Blog: Content writing and content strategy insights

Grammar: If I were the only editor in the world

Rachel answers an age-old grammar question about was and were. Old grammar rules stick in our minds like chewing gum in the hair. The rule you remember is no longer a rule (perhaps it never was) but a choice. Rachel tends to use ‘were’ out of habit, but 'was' is now more than acceptable—it’s the norm.

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Don’t talk about plain language at work


Not plain language.The phrase
plain language (or plain English) is not plain language. The meaning of this phrase is masked and mysterious, known only to editors, content strategists, technical writers and other specialists.

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Business writing courses: how can you trust them?

I'm horrified at the antiquated business writing guides and manuals that are still being used today. How could students possibly take seriously an online text that looks like that? Yet Google delivered this Brief Guide to Business Writing as result #7 when I searched for a business writing guide. I wish that I could say this is unusual. But buried on many a university's web sites are such documents, presumably still in use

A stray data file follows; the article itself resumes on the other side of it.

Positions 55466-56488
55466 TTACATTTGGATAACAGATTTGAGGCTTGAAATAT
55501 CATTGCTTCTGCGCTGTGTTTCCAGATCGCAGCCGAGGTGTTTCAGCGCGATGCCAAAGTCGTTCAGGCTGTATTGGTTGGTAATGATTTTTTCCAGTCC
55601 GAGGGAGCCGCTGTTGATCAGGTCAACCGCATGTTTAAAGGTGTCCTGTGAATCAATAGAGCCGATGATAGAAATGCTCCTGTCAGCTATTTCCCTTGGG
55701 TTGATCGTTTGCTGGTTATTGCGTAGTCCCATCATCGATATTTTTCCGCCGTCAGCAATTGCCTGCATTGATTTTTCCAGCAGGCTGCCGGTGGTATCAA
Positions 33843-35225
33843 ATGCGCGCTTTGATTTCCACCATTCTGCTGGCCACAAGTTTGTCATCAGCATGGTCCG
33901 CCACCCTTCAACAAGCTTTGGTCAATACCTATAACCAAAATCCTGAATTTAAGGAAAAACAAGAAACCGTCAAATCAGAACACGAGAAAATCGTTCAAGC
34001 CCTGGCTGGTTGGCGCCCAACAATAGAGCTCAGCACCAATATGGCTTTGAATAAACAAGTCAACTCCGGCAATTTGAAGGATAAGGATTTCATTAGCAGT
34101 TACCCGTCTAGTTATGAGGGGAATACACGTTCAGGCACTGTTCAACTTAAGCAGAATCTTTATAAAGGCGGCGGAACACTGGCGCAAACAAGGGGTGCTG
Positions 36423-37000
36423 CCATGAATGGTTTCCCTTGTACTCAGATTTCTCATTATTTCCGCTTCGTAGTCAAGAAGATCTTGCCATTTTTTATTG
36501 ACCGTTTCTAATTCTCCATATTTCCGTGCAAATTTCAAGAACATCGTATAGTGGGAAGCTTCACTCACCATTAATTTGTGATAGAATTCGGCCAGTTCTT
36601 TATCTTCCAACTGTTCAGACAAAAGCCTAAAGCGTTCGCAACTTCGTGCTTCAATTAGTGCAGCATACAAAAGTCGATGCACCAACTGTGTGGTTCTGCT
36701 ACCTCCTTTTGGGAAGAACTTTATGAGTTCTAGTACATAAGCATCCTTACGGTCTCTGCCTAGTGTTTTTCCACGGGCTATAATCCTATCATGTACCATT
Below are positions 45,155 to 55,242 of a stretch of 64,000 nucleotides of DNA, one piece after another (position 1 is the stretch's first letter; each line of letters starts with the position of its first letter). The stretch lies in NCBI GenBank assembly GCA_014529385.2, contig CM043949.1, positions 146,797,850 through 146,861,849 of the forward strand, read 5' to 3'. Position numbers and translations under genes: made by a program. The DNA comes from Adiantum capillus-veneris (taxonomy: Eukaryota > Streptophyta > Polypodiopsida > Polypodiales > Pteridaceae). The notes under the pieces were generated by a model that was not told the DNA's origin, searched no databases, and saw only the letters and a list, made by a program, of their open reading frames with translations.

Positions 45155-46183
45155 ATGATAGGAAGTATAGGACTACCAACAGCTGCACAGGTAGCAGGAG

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"Write" (no) "Me" (no) "a Web Page" (no): all business writing is content

Business writing has changed into something unrecognisable: content. The ironic book title Write me a web page, Elsie! reflects a 20th century viewpoint and a world that has gone forever.

The manager who says, Write me a web page, Elsie! has no concept of the nature of the internet. As content strategy, Write me a web page is disastrous. It generates ROT, it undermines information architecture, it ignores accessibility, it stomps on customer service.

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Spamming your own staff

Jane McConnell comments (March 06, 2008) on a deeply embarrassing feature of corporate communications. Lately she has been hearing about a rise in unwanted internal emails. Anecdotal, but JMC is an astute trend-spotter. She says:

'a few months ago, it was an IT person who told me that the number of "deleted without being read emails" from corporate communications to employees was in the high 80-90%. A figure like this should make people stop and think about what their "all" email policies are.'

 

Don't put the Web in a glasshouse

Mark Ottaway, Managing Director, Nielsen//NetRatings, New Zealand, hammered this point during his presentation on Internet metrics and trends at the TUANZ Business Internet Conference (21 November 2006).

In fact he said it three times. I wonder why? Could it be something people cannot and will not hear?

'Don't put the Web in a glasshouse. The Web is not special. It's not new: it has been around since 1989. Don't hand web sites over to the IT department and wash your hands of them. Web sites are an important, integral, normal part of business.'

That's what we have been saying about web content for quite some time...

'Don't put web content in a glasshouse.'

Business writing is web writing. Business writing is web writing. Did you hear that? I'd better say it again. Business writing is web writing. Your business depends on your ability to communicate online.

Nielsen//NetRatings